[For the next month, we will be covering the 50th New York Film Festival. Keep coming back to Flixist for news, features, and reviews of some of the most anticipated films on the festival circuit in 2012. Check out all of our coverage here.]
It’s been a long time since I’ve seen a Filipino film. The last one must have been Crying Ladies with Sharon Cuneta in 2003, and before that it was a Dolphy movie or two when I was just a kid. There may have been a handful of other movies I can’t remember, but Bwakaw is probably just the fifth Filipino movie I’ve ever seen tops.
Bwakaw also happens to be the official Oscar selection from The Philippines this year. Not bad for an indie movie shot in roughly 10 days.
I can see why Bwakaw would be the country’s pick. There’s a polish to the direction that emphasizes the rhythm of different moods. The performances, whether they’re intimate or broad, are assured. And there’s a certain kind of appeal to a film about a lonely old man and his dog.
Director: Jun Robles Lana
Country: The Philippines
Eddie Garcia, a veteran actor and filmmaker in Philippine cinema, plays Rene, a cantankerous old man who spends his days cleaning up the local post office and being a grouch. He only has a handful of friends, and the closest one is his dog, Bwakaw. The animal actor is named Princess, and was apparently a last-minute replacement found on YouTube. It’s surprising that Princess wasn’t their first pick given how capable and well-trained she seems. She follows Garcia around like they’ve been together for years. There’s even a familiarity to the way Garcia treats her and holds her. When I was looking for stills for Bwakaw, I noticed a number of photos of Garcia and Princess together outside of shooting and they look like owner and pet.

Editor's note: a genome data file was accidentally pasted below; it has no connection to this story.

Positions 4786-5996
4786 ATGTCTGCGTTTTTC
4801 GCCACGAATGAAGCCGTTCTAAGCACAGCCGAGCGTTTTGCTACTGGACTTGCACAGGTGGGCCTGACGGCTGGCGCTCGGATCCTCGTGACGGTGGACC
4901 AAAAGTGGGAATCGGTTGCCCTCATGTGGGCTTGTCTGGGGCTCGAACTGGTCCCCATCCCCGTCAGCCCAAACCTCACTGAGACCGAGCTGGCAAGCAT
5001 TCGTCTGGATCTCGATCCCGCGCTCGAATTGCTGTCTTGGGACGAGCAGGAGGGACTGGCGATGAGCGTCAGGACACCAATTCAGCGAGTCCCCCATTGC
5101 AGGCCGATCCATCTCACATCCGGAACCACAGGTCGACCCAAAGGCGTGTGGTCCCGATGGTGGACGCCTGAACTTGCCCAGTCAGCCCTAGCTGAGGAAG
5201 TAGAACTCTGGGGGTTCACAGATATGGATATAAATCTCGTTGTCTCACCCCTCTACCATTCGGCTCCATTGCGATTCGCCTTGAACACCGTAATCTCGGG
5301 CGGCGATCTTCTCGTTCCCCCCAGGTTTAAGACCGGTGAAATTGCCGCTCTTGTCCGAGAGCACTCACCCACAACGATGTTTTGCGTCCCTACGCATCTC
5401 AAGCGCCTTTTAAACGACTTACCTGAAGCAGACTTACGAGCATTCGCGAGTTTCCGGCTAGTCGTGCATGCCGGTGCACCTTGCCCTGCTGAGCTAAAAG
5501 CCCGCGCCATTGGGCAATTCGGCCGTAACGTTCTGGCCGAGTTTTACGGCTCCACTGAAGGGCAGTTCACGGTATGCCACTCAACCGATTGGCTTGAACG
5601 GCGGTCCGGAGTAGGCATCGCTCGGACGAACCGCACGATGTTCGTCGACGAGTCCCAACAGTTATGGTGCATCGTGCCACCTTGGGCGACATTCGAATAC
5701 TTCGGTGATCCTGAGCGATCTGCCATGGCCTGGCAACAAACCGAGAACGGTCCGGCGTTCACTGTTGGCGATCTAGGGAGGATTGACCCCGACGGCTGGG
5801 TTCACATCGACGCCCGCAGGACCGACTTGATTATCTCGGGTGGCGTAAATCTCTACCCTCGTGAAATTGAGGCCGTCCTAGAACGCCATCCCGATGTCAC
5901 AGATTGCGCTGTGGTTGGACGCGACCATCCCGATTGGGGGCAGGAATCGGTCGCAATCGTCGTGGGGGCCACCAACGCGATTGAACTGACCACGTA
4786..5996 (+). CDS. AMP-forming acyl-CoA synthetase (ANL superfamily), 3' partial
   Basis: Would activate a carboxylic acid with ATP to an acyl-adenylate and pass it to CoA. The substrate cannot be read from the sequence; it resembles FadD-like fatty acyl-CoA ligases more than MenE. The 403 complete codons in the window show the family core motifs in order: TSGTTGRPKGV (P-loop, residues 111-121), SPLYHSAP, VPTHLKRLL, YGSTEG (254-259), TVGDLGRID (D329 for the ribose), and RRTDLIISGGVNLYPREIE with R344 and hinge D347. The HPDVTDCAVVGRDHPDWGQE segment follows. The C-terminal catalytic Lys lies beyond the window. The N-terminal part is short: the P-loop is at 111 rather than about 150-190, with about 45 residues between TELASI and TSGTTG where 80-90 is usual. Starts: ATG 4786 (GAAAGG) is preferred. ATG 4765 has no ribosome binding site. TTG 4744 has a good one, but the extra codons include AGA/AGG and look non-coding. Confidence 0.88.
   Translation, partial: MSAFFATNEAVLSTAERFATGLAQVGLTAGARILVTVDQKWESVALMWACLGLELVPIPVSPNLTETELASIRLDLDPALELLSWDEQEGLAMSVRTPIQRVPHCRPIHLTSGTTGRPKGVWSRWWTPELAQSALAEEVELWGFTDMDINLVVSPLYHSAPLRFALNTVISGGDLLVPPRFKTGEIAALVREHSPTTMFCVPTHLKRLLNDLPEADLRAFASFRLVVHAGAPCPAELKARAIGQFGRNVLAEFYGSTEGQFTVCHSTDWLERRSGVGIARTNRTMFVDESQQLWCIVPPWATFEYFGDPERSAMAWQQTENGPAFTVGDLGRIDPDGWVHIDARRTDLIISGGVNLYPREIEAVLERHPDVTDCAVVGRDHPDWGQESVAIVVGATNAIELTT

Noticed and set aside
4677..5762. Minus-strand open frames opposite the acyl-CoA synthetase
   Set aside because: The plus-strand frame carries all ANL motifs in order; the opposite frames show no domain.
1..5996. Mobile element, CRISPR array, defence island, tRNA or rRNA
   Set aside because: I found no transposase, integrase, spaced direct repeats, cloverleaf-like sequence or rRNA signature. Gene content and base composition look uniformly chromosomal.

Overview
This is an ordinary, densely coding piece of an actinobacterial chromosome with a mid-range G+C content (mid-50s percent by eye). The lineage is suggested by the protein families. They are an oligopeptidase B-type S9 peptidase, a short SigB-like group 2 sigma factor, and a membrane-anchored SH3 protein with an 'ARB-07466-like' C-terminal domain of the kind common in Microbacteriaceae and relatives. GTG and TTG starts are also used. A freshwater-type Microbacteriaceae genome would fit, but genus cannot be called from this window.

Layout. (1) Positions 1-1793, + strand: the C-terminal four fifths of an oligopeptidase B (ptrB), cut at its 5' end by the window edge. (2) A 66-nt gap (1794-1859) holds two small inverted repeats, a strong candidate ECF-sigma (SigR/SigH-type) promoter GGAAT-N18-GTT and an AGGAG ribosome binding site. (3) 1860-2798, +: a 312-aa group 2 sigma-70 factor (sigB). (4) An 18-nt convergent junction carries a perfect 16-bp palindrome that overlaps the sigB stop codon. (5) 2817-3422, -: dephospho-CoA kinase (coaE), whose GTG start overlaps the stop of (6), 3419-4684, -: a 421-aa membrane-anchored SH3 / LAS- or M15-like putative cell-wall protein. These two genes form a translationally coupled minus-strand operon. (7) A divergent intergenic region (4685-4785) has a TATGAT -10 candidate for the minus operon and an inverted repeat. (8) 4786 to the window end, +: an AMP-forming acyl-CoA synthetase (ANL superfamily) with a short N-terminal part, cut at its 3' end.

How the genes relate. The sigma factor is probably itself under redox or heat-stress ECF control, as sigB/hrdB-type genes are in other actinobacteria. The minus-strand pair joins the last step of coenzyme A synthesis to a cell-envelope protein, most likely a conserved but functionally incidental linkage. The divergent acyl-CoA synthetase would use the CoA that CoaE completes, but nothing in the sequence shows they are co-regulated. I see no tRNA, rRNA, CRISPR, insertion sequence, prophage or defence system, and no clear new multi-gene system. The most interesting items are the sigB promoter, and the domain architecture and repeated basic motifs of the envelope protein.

Rene’s gay, but he only came to terms with his sexuality late in life. Rene had tried to pass as a straight man for years, and even had a long-term relationship with a woman, but the facade only made him bitter. Now that he’s well past his prime, he’s resigned himself to death alone. His house is a reflection of this. The whole place is in disrepair to a point where all the electricity gives out. Everything Rene owns is boxed up and ready to be given away when he finally keels over. Basically the only things that aren’t packed are a bed and his mother’s statue of Jesus which his neighbor thinks has healing powers. At one point early on in Bwakaw, Rene’s forced to keep a coffin at his house because the mortuary he bought it from is going out of business. He’s surrounded by memento mouris.
Rene is resentful of everything and everyone. He hates his co-workers, who have families who take care of them. He hates his two flaming hair dresser friends for being such comfortably over-the-top queens. There’s Zaldy (Soxie Topacio), whom Rene’s known since childhood, and there’s Zaldy’s transvestite assistant Tracy (Joey Paras). He hates Catholicism for making him think he was a sinner. Rene even hates himself for not being open and honest with everyone earlier in life. But at least there’s Bwakaw, though he kind of hates his dog at times too.